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Europe’s right-wing populists are doing just fine without Steve Bannon


By Duncan McDonnell

Steve Bannon stands in front of an American flag as he gestures during a speech. Photo: The Sweden Democrats have said: “We aren’t following Steve Bannon’s political work. He is of no interest to us”. (AP: Brynn Anderson)

Is Steve Bannon a political mastermind leading “a populist revolution that is sweeping the world”? Or is he a Wizard of Oz figure whose amplified voice in the media makes him seem far more powerful than he actually is?

While many in the international and Australian media would have us believe the former, with tales of Mr Bannon bringing right-wing populists across Europe together for the first time in his new “Movement”, those of us who actually work on these parties tend to be far more sceptical about the extent of his influence.

Right-wing alliances existed pre-Bannon

There are a number of reasons for this: first and foremost, a fact almost entirely ignored in commentary is that most right-wing populist parties in Europe have already been allied for several years.

It was therefore surprising to hear Mr Bannon recently claim:

“We have spoken to these populist nationalist parties around Europe and one of the things they say to us is that they never get the chance to talk together. They feel alone.”

The journalist did not challenge him on it, but populist nationalist parties feeling “alone” in Europe are a thing of the past.

It is true that in previous decades they tended to keep their distance from one another because of fears that this would damage their already problematic images at home.

For example, both the Northern League from Italy and the Dutch Party for Freedom used to say they would have nothing to do with the French National Front, at the time led by the anti-Semitic firebrand Jean-Marie Le Pen.

But all this has changed since his daughter, Marine Le Pen, took over in 2011 and embarked on a strategy of “de-demonising” the party (which included removing her father from it).

Today, the party has a new name, Rassemblement National (National Assembly), and since 2015 it sits alongside Matteo Salvini’s League, Geert Wilders’ Dutch Party for Freedom, the Austrian Freedom Party and the Flemish Vlaams Belang in the Europe of Nations and Freedom Group in the European Parliament.

Far from “being alone” these parties have not only accepted their commonalities, but proudly display them.

They have held high-profile events around Europe each year and their leaders regularly attend one another’s conventions.

The same goes for the Nordic right-wing populist parties: although they still shun Le Pen’s party, the Sweden Democrats, the Finns Party and the Danish People’s Party all sit together in the European Conservatives and Reformists group, alongside the right-wing populist Law and Justice party from Poland (and the soon-Brexiting UK Conservatives).

So, European right-wing populist alliances do not have to be invented. They already exist.

Supporters light flares and wave a Nazi flag Photo: Far from “being alone”, populist nationalist parties around Europe accept their commonalities and proudly display them. (Reuters: Vladimir Kutin)

Populists themselves have dismissed Bannon

The second reason to be sceptical about Bannon’s influence is that right-wing populists themselves have dismissed his potential role.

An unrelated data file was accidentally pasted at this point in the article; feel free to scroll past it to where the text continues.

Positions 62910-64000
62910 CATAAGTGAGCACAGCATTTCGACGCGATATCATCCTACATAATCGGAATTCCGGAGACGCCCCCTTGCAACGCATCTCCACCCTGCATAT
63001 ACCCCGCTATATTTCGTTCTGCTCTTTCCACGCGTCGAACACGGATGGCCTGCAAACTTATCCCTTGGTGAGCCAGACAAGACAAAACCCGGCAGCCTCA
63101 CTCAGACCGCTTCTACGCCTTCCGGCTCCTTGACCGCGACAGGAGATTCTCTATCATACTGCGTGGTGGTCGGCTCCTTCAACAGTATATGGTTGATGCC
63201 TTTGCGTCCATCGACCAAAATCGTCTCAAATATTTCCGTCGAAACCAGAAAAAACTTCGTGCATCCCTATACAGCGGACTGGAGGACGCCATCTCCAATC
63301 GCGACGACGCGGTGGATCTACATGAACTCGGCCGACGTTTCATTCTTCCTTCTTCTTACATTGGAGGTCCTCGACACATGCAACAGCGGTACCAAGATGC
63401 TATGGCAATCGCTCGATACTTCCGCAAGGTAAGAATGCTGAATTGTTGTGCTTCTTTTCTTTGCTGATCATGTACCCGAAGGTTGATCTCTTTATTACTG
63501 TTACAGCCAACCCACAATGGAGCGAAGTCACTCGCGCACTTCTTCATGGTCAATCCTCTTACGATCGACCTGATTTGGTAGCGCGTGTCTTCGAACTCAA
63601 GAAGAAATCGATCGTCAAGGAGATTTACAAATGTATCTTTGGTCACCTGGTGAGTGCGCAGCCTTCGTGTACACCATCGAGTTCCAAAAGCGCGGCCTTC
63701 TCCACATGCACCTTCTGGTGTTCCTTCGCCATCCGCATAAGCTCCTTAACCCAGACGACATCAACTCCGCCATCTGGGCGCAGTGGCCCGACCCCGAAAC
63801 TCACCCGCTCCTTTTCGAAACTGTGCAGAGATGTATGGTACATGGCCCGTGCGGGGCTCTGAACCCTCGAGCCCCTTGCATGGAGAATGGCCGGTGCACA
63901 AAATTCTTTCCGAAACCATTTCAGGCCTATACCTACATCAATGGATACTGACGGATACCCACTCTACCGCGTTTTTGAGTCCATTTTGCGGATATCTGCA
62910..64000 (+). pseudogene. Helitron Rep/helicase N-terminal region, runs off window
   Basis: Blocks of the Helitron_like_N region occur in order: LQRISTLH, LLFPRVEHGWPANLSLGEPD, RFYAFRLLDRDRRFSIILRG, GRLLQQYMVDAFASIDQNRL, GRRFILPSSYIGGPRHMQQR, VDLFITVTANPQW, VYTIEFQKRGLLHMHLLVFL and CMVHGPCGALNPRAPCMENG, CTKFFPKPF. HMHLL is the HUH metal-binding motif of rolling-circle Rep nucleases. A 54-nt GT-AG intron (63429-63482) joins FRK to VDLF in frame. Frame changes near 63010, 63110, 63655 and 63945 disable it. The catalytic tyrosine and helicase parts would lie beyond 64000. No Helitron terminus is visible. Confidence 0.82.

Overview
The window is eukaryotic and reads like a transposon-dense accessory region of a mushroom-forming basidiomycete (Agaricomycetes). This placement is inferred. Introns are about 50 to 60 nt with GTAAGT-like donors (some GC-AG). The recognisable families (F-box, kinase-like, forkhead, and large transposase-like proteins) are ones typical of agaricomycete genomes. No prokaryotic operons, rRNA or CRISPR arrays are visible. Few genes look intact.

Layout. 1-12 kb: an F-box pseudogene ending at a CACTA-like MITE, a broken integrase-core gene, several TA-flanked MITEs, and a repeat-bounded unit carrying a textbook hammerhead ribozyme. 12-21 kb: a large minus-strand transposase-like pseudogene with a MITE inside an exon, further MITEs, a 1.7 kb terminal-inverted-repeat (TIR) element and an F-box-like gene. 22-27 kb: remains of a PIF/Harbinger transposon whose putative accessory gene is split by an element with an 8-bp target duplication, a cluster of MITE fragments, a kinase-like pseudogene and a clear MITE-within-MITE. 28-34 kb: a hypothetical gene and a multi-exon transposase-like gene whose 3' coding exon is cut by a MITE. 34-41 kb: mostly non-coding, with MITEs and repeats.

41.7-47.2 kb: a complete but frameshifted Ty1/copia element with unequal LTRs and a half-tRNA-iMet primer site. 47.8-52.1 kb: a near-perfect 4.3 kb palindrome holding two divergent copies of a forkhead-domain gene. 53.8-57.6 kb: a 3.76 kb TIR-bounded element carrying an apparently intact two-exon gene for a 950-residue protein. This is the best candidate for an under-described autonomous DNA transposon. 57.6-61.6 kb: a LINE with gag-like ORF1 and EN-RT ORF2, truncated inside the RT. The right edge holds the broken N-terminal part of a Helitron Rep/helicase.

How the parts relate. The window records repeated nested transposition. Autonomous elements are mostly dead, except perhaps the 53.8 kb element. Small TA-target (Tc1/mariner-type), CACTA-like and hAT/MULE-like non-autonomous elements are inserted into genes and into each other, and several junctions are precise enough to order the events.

Donald Trump talks to Steve Bannon during a swearing in ceremony at the White House on January 22, 2017. Photo: Donald Trump and Steve Bannon’s relationship soured after he left the White House. (Reuters: Carlos Barria)

The Sweden Democrats have said: “We aren’t following Steve Bannon’s political work. He is of no interest to us”.

The Austrian Freedom Party and the Danish People’s Party have expressed a similar lack of enthusiasm.

It is true that the New York Times (a regular champion of the idea of Mr Bannon as “master populist puppeteer”) recently ran a long story about how Bannon had enlisted Matteo Salvini into the “Movement”.

However, again there is good reason to be doubtful about the importance of this beyond a courtesy meeting between the two.

Mr Salvini – a very frequent user of social media – has not said a word about Mr Bannon in dozens of tweets since their supposed agreement to unite.

So, if the reality of Mr Bannon’s “Movement” (which, apparently, will have a Brussels office with less staff than an average pub) is far removed from the image portrayed by him and dutifully amplified by some in the media, we might ask: why all the furore?

Steve Bannon is a great story

That answer is probably obvious: Mr Bannon is a great story – the dishevelled evil genius who propelled Donald Trump into the White House and is now going to guide a series of disparate, disorganised far right figures into power in Europe.

But, apart from being a wild exaggeration, at least based on all current evidence, this reading of events does a disservice to Europe’s right-wing populists. Whatever one thinks of their policies, these are extremely competent parties that have no need of an external Svengali (whether it be Bannon or, that other favourite global bad guy, Putin).

European right-wing populists are not amateurs like One Nation that rise and fall with the wind. They are parties that have grown electorally over decades, that have increasingly become parties of government across the continent and that are ever more united at European level.

Unlike Bannon, their voice is increasingly strong and real. We should perhaps therefore take him a bit less seriously, and them far more so.

Duncan McDonnell is professor of politics at Griffith University. His book, International Populism: The Radical Right in the European Parliament, written with Annika Werner, will be published in May 2019.



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